But in the third quarter, right after the Grizzlies got done making halftime adjustments, their offense became muddy,.
Washington scored just 17 points in the third quarter and the Grizzlies cut their lead to single digits.
In the fourth quarter, with just seconds remaining, the Grizzlies managed to trim the deficit to just two.
Despite struggling late in the game, the Wizards had what should’ve been the final possession.
After inbounding the ball, Bradley Beal was swarmed by the Grizzlies, including Marc Gasol, who essentially jumped on his back.
Instead of calling a foul, the official blew his whistle in favor of the Grizzlies, calling a jump-ball.
As the Wizards’ luck would have it, the Grizzlies won the jump-ball, giving themselves one more opportunity to tie the game with a 3-point shot.
Mike Conley maneuvered his way around the Wizards’ defenders and found James Ennis wide open behind the arc. Ennis clanked the shot off the front of the rim, ending the Grizzlies’ hopes of beating the Wizards in overtime again this season.
It wasn’t a pretty win, but it’s a win regardless.
The Wizards came out on top, 104-101, and will take on the New York Knicks on Thursday night on national television (TNT).
Here are the three takeaways from Wednesday’s win.
It’s not like he’s just putting up 20+ points and 10+ assists on a nightly basis – no, that’s not enough for John Wall.
He’s doing it like it’s a showcase against one of the best defensive teams in the league.
He put Marc Gasol to sleep after slowing down mid-fastbreak, turned around and laid the ball in with about two minutes remaining in the game. It wasn’t a casual play at all, yet Wall made it seem that way.
Wall might not get the credit he deserves, but he got some MVP chants at the free throw line against the Grizzlies.
To the casual fan – and probably some who even watch or cover the Washington Wizards – Bradley Beal is considered the best 3-point shooter in the district.
He’s earned that reputation, having become one of the franchise leaders in 3-point shooting.
But this season, Porter has led the Wizards in 3-point shooting percentage (it’s important to note that he attempts about three less than Beal per game, so that can skew the average).
He’s become one of the league’s most efficient low-usage players.
Against the Grizzlies, Porter knocked down four 3-point shots in the first quarter and set the tone for the Wizards offensively.
He’s firing away from deep with no hesitation, which is something he struggled with early in his NBA career.
More importantly, in the fourth quarter, Porter made a 3-point shot late to extend the Wizards’ lead and essentially seal the victory (before the breakdown with seconds remaining).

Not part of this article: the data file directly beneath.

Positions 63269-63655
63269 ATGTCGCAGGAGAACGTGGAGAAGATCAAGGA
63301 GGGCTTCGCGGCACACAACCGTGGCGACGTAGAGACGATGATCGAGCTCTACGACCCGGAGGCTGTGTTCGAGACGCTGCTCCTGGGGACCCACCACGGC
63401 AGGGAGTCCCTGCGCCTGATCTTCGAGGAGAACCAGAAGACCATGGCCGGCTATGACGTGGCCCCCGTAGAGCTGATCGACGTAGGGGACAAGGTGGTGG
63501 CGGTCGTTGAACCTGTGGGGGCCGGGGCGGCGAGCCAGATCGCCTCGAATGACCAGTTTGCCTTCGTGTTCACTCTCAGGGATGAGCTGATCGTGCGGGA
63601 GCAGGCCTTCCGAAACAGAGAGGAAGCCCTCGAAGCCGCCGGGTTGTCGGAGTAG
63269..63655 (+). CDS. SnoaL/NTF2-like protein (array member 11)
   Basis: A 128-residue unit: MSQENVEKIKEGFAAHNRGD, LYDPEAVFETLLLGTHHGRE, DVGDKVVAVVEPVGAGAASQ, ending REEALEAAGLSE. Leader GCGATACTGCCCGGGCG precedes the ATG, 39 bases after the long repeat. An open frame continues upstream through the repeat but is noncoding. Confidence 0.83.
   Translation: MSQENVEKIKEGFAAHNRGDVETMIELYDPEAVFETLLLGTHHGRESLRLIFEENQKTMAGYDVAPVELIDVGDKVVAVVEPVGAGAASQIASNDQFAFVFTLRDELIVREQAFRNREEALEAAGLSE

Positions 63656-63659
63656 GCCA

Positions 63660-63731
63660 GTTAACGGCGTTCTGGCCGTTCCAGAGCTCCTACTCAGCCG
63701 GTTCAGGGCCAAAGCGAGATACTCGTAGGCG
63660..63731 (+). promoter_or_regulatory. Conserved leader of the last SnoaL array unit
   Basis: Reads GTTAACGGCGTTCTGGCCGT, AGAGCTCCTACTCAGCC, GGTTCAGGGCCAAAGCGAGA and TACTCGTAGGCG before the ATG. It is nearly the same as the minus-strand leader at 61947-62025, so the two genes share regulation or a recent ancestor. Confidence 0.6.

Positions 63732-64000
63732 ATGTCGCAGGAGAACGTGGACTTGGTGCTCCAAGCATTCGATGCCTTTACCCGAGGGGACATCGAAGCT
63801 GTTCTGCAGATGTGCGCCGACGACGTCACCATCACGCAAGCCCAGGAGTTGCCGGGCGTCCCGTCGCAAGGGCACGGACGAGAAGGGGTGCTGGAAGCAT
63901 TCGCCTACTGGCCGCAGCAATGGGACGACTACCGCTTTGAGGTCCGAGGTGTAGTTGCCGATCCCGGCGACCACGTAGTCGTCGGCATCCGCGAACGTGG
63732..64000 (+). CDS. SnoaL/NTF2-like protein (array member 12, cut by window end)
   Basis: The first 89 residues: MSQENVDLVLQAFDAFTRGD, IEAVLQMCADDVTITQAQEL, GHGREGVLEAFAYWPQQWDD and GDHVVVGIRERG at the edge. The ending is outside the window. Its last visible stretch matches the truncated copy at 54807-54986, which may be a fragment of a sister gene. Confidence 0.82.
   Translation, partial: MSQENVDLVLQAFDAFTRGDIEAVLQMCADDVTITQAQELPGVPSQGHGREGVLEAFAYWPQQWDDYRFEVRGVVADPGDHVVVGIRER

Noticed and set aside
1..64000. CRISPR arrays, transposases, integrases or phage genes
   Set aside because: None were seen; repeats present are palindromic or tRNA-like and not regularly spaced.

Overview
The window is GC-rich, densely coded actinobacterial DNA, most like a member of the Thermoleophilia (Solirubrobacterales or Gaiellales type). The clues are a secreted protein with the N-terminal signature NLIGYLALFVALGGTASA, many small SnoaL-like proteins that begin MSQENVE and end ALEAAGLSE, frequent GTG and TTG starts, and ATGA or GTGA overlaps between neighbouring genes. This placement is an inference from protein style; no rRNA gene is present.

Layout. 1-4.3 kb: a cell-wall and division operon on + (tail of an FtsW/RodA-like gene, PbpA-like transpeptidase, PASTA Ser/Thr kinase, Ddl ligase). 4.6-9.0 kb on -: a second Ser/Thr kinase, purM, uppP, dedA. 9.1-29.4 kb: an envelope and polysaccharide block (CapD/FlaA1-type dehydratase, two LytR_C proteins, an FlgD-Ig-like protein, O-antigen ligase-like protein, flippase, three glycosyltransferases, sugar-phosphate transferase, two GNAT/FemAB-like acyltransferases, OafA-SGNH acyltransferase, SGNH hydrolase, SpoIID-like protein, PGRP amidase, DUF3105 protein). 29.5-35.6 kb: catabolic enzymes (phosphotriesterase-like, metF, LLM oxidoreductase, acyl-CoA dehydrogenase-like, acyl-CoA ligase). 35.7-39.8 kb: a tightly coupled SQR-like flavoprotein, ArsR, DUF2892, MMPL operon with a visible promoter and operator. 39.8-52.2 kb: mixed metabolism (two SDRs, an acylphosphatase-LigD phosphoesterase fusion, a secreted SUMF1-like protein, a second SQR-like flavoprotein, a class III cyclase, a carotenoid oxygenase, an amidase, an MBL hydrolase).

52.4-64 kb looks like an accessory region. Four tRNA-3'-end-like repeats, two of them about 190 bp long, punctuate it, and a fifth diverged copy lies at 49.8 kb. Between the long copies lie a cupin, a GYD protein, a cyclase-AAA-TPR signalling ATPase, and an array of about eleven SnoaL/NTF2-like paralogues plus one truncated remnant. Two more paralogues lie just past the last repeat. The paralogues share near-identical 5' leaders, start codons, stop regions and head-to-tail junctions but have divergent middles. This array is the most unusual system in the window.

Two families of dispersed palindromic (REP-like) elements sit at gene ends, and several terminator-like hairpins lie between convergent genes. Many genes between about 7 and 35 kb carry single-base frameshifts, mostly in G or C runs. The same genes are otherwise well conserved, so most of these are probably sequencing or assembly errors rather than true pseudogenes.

Porter made a career-high six three point shots on Wednesday. He scored 25 points on 9 of 12 shooting from the field. Porter had 17 points at halftime.
Given how often both Wall and Beal shoot, it’s going to be difficult to expand Porter’s role offensively, but Scott Brooks has to find a way to get him more looks from deep. He’s never been more confident and his percentages reflect it.
There’s no question that Markieff Morris is one of the most talented players on the Washington Wizards’ roster.
His stability and consistency, however, has always hindered him from becoming the player most thought he’d be out of Kansas.
Over the course of the season, Morris has seen his field goal percentage rise significantly. He shot less than 40 percent in November and is making over half of his shots this month.
His ability to create his own shot is almost uncanny. The Wizards don’t have anyone who can fill that role, which is the reason Brooks has stunted Morris’ minutes, allowing him to become a go-to option with the second unit.
Against the Grizzlies, Morris scored 17 points and grabbed 12 rebounds.
Beal scored just 12 points on the night, so the Wizards needed Morris’ offensive output. He also stole the ball late in the game, which led to the Wizards cutting time off the clock.
Unfortunately, Morris picked up five fouls again and Brooks was forced to play Jason Smith late in the contest.
He dove onto Gasol late, attempting to steal the ball, but his fifth foul could’ve been avoided if he thought about the circumstance. Instead of diving for the steal, it would’ve been more prudent if he played on-ball defense and secured the defensive rebound.